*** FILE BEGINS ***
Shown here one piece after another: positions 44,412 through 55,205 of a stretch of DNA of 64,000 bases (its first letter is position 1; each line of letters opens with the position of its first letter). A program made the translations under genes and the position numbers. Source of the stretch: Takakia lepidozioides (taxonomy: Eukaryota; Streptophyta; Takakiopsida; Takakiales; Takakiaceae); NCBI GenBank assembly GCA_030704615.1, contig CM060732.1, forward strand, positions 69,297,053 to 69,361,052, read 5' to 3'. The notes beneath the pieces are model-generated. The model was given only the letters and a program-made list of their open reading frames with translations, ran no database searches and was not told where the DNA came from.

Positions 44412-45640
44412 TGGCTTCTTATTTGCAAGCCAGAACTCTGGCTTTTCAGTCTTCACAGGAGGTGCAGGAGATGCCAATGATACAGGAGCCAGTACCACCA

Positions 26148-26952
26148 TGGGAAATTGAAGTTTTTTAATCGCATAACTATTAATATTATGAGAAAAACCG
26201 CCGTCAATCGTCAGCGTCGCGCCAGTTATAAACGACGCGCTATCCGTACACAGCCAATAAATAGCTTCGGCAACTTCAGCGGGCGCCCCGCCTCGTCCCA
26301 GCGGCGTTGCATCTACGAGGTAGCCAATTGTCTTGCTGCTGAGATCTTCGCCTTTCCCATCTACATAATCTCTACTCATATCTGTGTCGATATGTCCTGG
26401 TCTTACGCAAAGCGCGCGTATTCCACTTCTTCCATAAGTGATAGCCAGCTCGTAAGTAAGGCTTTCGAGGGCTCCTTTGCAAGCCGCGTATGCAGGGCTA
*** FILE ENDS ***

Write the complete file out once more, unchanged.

Shown here one piece after another: positions 44,412 through 55,205 of a stretch of DNA of 64,000 bases (its first letter is position 1; each line of letters opens with the position of its first letter). A program made the translations under genes and the position numbers. Source of the stretch: Takakia lepidozioides (taxonomy: Eukaryota; Streptophyta; Takakiopsida; Takakiales; Takakiaceae); NCBI GenBank assembly GCA_030704615.1, contig CM060732.1, forward strand, positions 69,297,053 to 69,361,052, read 5' to 3'. The notes beneath the pieces are model-generated. The model was given only the letters and a program-made list of their open reading frames with translations, ran no database searches and was not told where the DNA came from.

Positions 44412-45640
44412 TGGCTTCTTATTTGCAAGCCAGAACTCTGGCTTTTCAGTCTTCACAGGAGGTGCAGGAGATGCCAATGATACAGGAGCCAGTACCACCA

Positions 26148-26952
26148 TGGGAAATTGAAGTTTTTTAATCGCATAACTATTAATATTATGAGAAAAACCG
26201 CCGTCAATCGTCAGCGTCGCGCCAGTTATAAACGACGCGCTATCCGTACACAGCCAATAAATAGCTTCGGCAACTTCAGCGGGCGCCCCGCCTCGTCCCA
26301 GCGGCGTTGCATCTACGAGGTAGCCAATTGTCTTGCTGCTGAGATCTTCGCCTTTCCCATCTACATAATCTCTACTCATATCTGTGTCGATATGTCCTGG
26401 TCTTACGCAAAGCGCGCGTATTCCACTTCTTCCATAAGTGATAGCCAGCTCGTAAGTAAGGCTTTCGAGGGCTCCTTTGCAAGCCGCGTATGCAGGGCTA